Most of us feel ready to get back outdoors as soon as the winter weather finally breaks. Moving outdoors from the safety of the treadmill in a heated gym is a transitional challenge. Early spring cold temperatures, rain and wind are just some of the obstacles we face, as well as a variety of surfaces, unlike the constant treadmill. Despite the varying spring time weather conditions, running outdoors is a revitalizing freedom. Keep in mind the following 5 tips and you will make the change to outdoor running without difficulty and remain injury free. Inspect your running shoes. Transitioning to outdoor running is a good time to replace those worn shoes. Walk into any running shoe store and have the sales clerk check the soles of your shoes for wear patterns, especially the heel. A new pair of running shoes will lessen the impact of adjusting to the different outdoor running surfaces. Maybe buy a second pair. Having a second pair of running shoes to rotate will help both pairs last longer and maintain their bounce. Your feet, legs and knees will thank you for it.

Consider mixing up running surfaces and terrain. Run on trails and grass when you can to give your body a much needed break from all that pounding from running on the roads and sidewalks. By mixing it up you will begin to notice a strengthening in your ankle and knee stability. Running hills while working on good running form also helps develop muscles unused while logging all those treadmill miles. Lean into the hills, pump your arms and lift your knees. Open your stride on the down hills.

Start slow. Like they say “Rome wasn’t built in a day”. Start out with 3 days a week with no more than a 10% increase from week to week in time or mileage. Walk on your off days. Remember you have been running on a treadmill for a few months. You are slowly adjusting to outdoor running without injury. A day off in between your running days is a good way to recover, letting your body slowly adapt to the changes. Later, when you are running 5 days a week, make 2 of your days easy effort days. Recovery days should always follow those harder running days.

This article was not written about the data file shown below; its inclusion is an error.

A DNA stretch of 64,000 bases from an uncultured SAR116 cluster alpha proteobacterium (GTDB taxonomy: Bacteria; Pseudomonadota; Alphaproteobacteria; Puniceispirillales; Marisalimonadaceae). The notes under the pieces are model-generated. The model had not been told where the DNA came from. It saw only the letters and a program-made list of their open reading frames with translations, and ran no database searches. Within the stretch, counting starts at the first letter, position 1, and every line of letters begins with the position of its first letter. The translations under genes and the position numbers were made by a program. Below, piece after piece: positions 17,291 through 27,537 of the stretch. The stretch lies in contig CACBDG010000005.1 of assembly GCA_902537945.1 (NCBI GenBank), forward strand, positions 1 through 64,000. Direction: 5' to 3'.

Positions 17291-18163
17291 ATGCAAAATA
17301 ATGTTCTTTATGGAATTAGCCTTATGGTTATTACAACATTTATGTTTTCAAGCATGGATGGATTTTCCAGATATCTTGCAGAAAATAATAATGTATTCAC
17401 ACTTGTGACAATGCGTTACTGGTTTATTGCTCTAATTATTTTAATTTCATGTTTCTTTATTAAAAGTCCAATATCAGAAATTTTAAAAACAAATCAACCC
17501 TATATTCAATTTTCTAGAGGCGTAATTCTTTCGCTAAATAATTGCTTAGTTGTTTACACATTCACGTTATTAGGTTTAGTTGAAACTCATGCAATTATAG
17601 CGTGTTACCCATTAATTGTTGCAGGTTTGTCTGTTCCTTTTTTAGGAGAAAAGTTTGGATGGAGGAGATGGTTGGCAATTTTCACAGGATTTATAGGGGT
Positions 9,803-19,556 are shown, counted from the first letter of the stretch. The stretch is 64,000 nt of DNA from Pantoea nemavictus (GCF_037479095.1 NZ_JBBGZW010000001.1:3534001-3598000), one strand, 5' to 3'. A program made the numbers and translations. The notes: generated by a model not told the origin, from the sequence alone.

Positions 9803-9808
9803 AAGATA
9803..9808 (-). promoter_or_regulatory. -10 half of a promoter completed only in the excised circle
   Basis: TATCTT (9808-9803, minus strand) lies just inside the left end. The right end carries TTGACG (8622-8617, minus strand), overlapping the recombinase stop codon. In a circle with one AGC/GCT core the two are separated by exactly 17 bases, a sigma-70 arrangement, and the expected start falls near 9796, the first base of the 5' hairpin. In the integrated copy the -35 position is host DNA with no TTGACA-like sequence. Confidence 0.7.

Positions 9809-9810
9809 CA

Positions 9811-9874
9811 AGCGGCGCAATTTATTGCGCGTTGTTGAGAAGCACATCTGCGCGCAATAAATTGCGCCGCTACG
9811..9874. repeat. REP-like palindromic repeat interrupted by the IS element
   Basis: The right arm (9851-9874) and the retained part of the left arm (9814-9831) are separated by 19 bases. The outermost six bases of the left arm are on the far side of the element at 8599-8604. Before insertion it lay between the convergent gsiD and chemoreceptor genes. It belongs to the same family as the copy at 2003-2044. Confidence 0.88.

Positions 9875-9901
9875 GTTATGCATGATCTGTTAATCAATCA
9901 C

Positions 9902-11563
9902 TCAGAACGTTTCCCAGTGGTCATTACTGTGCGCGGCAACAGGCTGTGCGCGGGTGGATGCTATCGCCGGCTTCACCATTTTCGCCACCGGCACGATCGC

Make stretching a part of your running routine. Before you run make sure you do a 5-10 minute warm up jog. Do a cool down jog after your run, followed by 15-20 minutes of light stretching. Don’t bounce, slowly stretch. I am a believer in stretching after the workout, not before. The body responds easier to stretching when the muscles and tendons are warmed up.'

Stay hydrated. Even if it is the early spring and weather temperatures are comfortable, but the body still requires hydration. Rule of thumb is to take in fluids every 20 minutes. You don’t need to drink a lot of fluid. No one wants that slushing feeling you get. Staying hydrated is good practice for those hot summer months just around the corner. You will get much more out of your running when the body is hydrated.

Enjoy running outdoors and stay injury free.

Kevin P. Lucas has been coaching runners for 30 years.



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